To draw an line tangent to a circle, first click a point on the circle (A) to place the firstend point of the line. Then move the cursor through the tangent intent zone. As youmove the cursor, the line remains tangent to the circle. Position the cursor where youwant the second end point of the line (B), then click to place the second end point.

    If you do not want the line to be tangent to the circle, you can move the cursor backinto the intent zone region and out through one of the perpendicular zones (A) beforeclicking to place the second end point of the line. When you move the cursor throughthe perpendicular zones, you can also draw the line such that it is not perpendicularto the circle (B) and (C).

    The Line command also allows you to draw a connected series of lines and arcs. Youcan use the L and A keys on the keyboard to switch from line mode to arc mode.When you switch modes, intent zones (A) and (B) are displayed at the last click point.

    The intent zones allow you to control whether the new element is tangent to,perpendicular to, or at some other orientation to the previous element.

    spse01510 Sketching 6-7

  • Lesson 6 Drawing commands

    Drawing tangent or perpendicular arcs

    You can use intent zones to change the result of the Tangent Arc command. To drawan arc tangent to a line, first click a point on the line to place the first end point ofthe arc. Then move the cursor through the tangent intent zone and click to placethe second end point of the arc.

    If you do not want the arc to be tangent to the line, you can move the cursor backinto the intent zone region and out through the perpendicular zone before clicking toplace the second end point of the arc.

    Drawing arcs by three points

    When you use the Arc By 3 Points command, intent zones allow you to input the threepoints in any order. You can also use intent zones to change the arc direction. Theintent zone used with the Arc By 3 Points command is not divided into quadrants.

    6-8 Sketching spse01510

  • Drawing commands

    Construction Geometry

    You can use construction geometry to help you draw and constrain a profile, but theconstruction geometry is not used to construct the surfaces for the feature. When thefeature is created, the construction geometry is ignored. The Construction commandis used to change a profile element or sketch element into a construction element.

    Construction elements use the double-chain line style so you can distinguishthem from other elements.

    For example, you can use 45 degree construction lines to control the location ofthe tabs on the profile or sketch.

    The construction lines make it easier to edit the location of the tabs, but theconstruction lines are not used to produce the solid model.

    Modifying 2D elements

    Solid Edge provides a wide range of tools for modifying 2D elements. 2D drawingand modification tools work together smoothly, so that you can modify your profiles,sketches, and 2D drawings as you work.

    spse01510 Sketching 6-9

  • Lesson 6 Drawing commands

    Using element handles

    You can change the size, position, or orientation of an element with the cursor. Whenyou select an element with the Select tool, its handles are displayed at key positions.

    You can change the shape of a selected element by dragging one of its handles. Thefirst figure shows the effect of dragging an end point handle. The second figureshows the effect of dragging the midpoint handle.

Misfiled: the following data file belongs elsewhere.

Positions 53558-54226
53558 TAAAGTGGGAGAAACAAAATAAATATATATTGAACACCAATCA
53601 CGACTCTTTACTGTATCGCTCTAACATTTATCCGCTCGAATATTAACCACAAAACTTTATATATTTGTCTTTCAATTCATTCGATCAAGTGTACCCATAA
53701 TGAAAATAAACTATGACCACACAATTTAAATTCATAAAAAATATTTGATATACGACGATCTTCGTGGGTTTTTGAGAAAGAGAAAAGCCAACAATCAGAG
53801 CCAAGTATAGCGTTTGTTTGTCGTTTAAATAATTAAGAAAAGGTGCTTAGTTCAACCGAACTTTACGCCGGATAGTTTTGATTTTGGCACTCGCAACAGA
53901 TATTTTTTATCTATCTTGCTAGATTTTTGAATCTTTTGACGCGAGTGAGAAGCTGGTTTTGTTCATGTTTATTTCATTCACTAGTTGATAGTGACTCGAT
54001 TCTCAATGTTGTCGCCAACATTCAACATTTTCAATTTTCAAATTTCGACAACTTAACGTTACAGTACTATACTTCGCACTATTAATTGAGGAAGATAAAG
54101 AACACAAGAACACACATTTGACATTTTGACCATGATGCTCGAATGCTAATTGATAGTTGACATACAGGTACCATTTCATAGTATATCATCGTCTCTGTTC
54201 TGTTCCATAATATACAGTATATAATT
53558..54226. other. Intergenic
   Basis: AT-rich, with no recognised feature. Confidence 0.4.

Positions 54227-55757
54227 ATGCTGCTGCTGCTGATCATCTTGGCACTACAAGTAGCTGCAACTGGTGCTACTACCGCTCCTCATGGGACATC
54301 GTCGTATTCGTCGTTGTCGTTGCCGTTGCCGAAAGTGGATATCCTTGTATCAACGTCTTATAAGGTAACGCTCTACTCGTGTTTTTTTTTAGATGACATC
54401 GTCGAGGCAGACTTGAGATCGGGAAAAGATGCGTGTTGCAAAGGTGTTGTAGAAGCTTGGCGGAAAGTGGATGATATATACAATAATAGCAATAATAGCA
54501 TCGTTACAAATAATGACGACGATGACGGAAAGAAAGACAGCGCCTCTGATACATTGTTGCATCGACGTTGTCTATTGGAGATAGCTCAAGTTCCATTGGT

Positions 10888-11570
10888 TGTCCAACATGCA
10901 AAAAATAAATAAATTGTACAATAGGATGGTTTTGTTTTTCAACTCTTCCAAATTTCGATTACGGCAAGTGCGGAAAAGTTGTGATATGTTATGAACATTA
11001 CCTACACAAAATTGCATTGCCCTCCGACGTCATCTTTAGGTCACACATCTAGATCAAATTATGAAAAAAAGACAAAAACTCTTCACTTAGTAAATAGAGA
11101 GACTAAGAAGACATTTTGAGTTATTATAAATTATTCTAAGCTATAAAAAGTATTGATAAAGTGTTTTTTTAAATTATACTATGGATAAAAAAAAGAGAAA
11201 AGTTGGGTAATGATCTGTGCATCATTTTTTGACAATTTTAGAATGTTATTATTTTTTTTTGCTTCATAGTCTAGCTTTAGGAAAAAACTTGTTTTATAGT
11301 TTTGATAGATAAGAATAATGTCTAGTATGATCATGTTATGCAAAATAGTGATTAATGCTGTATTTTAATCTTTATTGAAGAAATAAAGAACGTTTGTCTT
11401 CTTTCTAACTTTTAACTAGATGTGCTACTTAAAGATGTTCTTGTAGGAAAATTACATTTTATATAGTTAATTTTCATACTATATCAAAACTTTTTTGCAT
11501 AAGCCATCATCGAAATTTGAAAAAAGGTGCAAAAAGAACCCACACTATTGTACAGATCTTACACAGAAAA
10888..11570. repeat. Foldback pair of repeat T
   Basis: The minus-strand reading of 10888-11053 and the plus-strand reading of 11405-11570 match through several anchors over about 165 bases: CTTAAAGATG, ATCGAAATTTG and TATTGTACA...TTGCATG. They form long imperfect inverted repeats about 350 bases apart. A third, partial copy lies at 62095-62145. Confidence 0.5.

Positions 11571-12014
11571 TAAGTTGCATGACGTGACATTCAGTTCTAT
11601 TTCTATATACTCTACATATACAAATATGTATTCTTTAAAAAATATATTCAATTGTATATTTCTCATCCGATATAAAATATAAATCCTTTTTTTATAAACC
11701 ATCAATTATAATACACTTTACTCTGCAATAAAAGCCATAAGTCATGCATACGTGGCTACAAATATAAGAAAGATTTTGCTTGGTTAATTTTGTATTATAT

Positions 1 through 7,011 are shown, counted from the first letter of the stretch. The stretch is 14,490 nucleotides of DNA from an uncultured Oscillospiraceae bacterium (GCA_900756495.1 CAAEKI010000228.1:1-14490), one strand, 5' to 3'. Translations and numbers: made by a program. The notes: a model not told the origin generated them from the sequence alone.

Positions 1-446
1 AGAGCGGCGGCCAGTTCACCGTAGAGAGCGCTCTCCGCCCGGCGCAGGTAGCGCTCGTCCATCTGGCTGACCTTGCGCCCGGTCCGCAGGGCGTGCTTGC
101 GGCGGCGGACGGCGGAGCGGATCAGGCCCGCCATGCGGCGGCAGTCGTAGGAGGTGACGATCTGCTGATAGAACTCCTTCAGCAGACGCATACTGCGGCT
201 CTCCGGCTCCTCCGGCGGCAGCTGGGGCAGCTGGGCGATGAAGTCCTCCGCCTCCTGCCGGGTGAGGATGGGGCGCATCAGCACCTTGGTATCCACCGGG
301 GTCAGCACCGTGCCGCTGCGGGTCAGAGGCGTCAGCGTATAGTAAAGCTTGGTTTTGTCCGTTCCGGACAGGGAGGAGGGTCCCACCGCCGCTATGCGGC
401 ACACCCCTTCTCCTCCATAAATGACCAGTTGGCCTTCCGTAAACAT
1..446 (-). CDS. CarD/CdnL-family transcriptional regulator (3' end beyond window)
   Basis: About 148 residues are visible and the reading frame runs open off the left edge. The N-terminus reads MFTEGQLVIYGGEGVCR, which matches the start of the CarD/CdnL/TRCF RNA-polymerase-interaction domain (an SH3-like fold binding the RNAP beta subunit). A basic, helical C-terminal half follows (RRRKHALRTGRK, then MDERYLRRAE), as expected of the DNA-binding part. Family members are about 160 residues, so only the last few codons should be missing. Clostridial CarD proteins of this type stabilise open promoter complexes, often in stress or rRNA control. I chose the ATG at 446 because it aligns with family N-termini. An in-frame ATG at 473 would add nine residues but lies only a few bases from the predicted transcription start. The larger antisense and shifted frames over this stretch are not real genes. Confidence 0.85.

6-10 Sketching spse01510

  • Drawing commands

    Moving and copying elements with the mouse

    You can also drag a selected element to move it without changing its shape. Positionthe cursor so it is not over a handle, then drag the element to another location.

    To copy an element, hold the Ctrl key while you drag.

    Applying relationships between elements

    You can apply geometric relationships as you draw or after you draw. To apply ageometric relationship onto an existing element, select a relationship command andthen select the element to which you want to add the relationship. When you apply arelationship to an element, the element is modified to reflect the new relationship.

    If a line and arc are not tangent (A), applying a tangent relationship modifies one orboth elements to make them tangent (B).

    When you use relationship commands, the software allows you to select only elementsthat are valid input for that command. For example, when you use the Concentriccommand, the command allows you to select only circles, arcs, and ellipses.

    spse01510 Sketching 6-11

  • Lesson 6 Drawing commands

    Changing relationships

    You can delete a relationship as you would delete any other element by selecting arelationship handle, then press the Delete key on the keyboard.

    Dimensions as relationships

    Driving dimensions are relationships that allow you to maintain characteristicssuch as the size, orientation, and position of elements. When you place a drivingdimension on or between elements, you can change the measured elements byediting the dimensional value. You do not have to delete or redraw elements atdifferent sizes.

    For example, you can dimension the radius of an arc to maintain its size (A), andthen edit the value of the radius dimension to change its size (B).

    To create dimensional relationships, select a dimension command and click theelements you want to control.

    Changing elements with relationships

    When you modify 2D elements, elements with maintained relationshipsautomatically update to honor the relationship. For example, if you move an elementthat shares a parallel relationship with another element, the other element movesas needed to remain parallel. If a line and an arc share a tangent relationship, theyremain tangent when either is modified.